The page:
Where does this leave the Sabbath? By the time Jesus made His debut in the worldly time-table, the Sabbath had become an intricate system of rules which could be wriggled in and out of until they bound every man, woman and child under a load too heavy to carry. Instead of being a day of rest, the Sabbath had become a day when good was denied and evil was planned (Mark 3:4). Instead of being dedicated to God as a day wholly devoted to Him, the religious leaders of Jesus’ day devoted the Sabbath to seeking to destroy God’s Son (John 5:18). Yet Jesus proclaimed Himself Lord of the Sabbath (Luke 6:5).
Jesus said, “Come to Me all who labor and are heavy laden and I will give you rest. Take my yoke upon you and learn from Me for I am gentle and lowly of heart and you will find rest for your souls.” (Matthew 11:29-30)
In the Law we see God’s holiness, we are reminded of the past, but we are also given glimpses and foreshadowings of things to come (Hebrews 10:1): the Passover lamb, which pointed to Christ, the day of Atonement, which pointed to Christ, the mediating High Priest, which pointed to Christ. As the writer of Hebrews phrases it, “Jesus is the mediator of a new covenant.” (Hebrews 12:24) So also the Sabbath of the Law was a shadow of things to come—of a greater rest in Jesus.
Is there a Sabbath rest for the believer? Absolutely! “There now remains a Sabbath rest for the people of God, for he who has rested has ceased from his works.” (Hebrews 4:9-10) The rest which the Israelites failed, by unbelief, to enter into in the wilderness is the very rest which we may now enter—through belief in Jesus who has finished the work that saves us and has sat down at the Father’s hand (Hebrews 3-4). In the temple of old, the priest’s work was never done. Even on the Sabbath, he must offer sacrifices, for even on the Sabbath did the people sin. No seats were placed to relieve his weariness. Always the constant reminder that men cannot outweigh their sin by sacrifice. Only Jesus can. Jesus, the High Priest who offered Himself and was heard has opened a way for us through the curtain that was torn and sits by God, always living to intercede for us (Hebrews 1:3; Hebrews 7:25). Because His work is done, we can, by faith, enter into His rest—a rest from our works. A rest from the Law.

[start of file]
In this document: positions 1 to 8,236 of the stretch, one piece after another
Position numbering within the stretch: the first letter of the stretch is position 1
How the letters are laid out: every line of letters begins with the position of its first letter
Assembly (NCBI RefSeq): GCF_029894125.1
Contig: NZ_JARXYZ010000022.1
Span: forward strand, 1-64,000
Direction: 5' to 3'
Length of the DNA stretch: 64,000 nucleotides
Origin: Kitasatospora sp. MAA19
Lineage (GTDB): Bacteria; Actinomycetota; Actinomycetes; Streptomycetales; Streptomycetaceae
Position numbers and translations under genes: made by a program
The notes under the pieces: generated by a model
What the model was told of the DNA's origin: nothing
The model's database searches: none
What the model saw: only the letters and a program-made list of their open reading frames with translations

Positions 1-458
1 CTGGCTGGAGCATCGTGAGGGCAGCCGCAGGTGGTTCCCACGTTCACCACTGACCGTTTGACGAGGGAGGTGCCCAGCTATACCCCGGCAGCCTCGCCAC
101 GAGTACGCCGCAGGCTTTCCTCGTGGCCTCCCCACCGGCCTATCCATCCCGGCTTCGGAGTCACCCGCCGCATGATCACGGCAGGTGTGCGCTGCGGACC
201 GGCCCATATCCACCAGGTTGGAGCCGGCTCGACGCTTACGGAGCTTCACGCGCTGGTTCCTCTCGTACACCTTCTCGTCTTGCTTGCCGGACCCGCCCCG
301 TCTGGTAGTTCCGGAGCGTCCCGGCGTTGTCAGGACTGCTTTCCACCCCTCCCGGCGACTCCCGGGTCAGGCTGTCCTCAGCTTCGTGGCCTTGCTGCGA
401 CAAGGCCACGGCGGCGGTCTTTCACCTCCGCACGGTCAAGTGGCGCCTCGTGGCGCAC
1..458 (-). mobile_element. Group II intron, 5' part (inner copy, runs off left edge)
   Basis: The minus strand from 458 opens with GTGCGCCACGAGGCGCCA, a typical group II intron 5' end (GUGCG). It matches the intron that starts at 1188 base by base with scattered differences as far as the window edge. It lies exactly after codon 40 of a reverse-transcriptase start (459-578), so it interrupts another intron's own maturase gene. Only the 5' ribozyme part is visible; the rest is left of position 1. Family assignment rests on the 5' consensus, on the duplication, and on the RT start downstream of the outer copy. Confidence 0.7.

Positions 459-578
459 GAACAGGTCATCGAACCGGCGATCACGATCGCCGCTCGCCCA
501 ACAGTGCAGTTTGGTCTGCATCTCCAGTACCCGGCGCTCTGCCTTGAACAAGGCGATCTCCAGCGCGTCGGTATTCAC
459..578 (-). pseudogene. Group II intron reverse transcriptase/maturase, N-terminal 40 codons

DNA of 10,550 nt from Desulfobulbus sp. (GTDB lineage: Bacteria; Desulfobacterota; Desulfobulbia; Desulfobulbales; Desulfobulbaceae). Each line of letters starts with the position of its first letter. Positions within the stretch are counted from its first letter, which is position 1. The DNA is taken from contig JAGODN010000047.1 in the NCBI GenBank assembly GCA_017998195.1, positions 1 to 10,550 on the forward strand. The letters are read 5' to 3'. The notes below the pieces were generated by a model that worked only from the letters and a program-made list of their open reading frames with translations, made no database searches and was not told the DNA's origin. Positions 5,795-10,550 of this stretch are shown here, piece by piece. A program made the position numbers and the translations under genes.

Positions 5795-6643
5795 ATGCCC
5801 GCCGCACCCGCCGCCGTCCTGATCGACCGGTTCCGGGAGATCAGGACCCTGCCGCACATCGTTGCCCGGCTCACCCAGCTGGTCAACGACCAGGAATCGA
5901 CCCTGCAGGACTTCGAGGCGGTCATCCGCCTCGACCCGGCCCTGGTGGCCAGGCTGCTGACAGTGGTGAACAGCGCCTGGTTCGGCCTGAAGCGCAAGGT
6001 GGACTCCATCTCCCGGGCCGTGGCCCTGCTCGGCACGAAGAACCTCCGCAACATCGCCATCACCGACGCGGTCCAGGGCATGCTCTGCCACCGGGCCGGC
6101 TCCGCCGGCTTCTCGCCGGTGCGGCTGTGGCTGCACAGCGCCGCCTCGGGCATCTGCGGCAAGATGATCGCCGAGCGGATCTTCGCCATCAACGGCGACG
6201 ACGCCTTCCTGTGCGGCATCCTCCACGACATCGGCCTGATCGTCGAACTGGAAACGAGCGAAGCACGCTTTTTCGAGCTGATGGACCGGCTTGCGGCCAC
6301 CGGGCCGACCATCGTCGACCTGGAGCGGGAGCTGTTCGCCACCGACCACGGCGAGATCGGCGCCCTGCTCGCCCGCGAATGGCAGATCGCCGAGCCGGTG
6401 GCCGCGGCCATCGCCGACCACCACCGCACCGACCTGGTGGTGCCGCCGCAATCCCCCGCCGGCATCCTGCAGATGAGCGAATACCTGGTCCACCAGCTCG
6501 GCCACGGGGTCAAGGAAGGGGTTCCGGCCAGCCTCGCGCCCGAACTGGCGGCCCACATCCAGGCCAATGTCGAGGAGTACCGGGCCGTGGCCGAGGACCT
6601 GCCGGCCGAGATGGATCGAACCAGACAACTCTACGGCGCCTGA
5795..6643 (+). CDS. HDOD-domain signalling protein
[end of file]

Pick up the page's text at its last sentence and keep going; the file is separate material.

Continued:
Through Christ we are able to keep the spirit of the Law—“Love the Lord with all your heart and love your neighbor as yourself.” We love because He first loved us (1 John 4:19). Through Christ we are able to stand before the mercy seat of God, accepted in the Beloved (Ephesians 1:6). Through Christ we have entered our Sabbath rest—and remain in it—free from the works of the Law. Free from the curse of the Law. Free from death that comes through the Law. The mystery is revealed, the purpose of the foreshadowing is made clear. Christ fulfills the Law. Christ is Lord of the Sabbath.
In light of this, the writer of Hebrews tells us, “Through Him, then, let us continually, offer up a sacrifice of praise to God, that is the fruit of lips that gives thanks to His name.” (Hebrews 13:5) Ought we to keep the Sabbath day holy to God? Scripture tells us our Sabbath rest is in Jesus, and in light of Jesus every day should be holy to God. The Sabbath ended a period of works. Our works have ended. Our Sabbath does not. Just like the priests in the temple were to offer continual sacrifices, so we should, too. Just like worshippers sought God in the temple of old, so our bodies are a temple of God (1 Corinthians 6:19), indwelt by His Holy Spirit and we are to “offer our bodies a living and holy sacrifice, acceptable to God.” (Romans 12:1-2) Acceptable through Jesus. And in a like manner, whatever we do, in word or deed—gathering sticks, baking bread, traveling—we are to do in the name of the Lord! Not through the Law comes holiness, but through Christ and His work and through doing all yoked with Him in light of His love.
"Therefore let no one act as your judge in regard to food or drink or in respect to a festival or a new moon or a Sabbath day--things which are a mere shadow of what is to come; but the substance belongs to Christ." (Colossians 2:16-17)
There remains a Sabbath rest for the people of God: Jesus.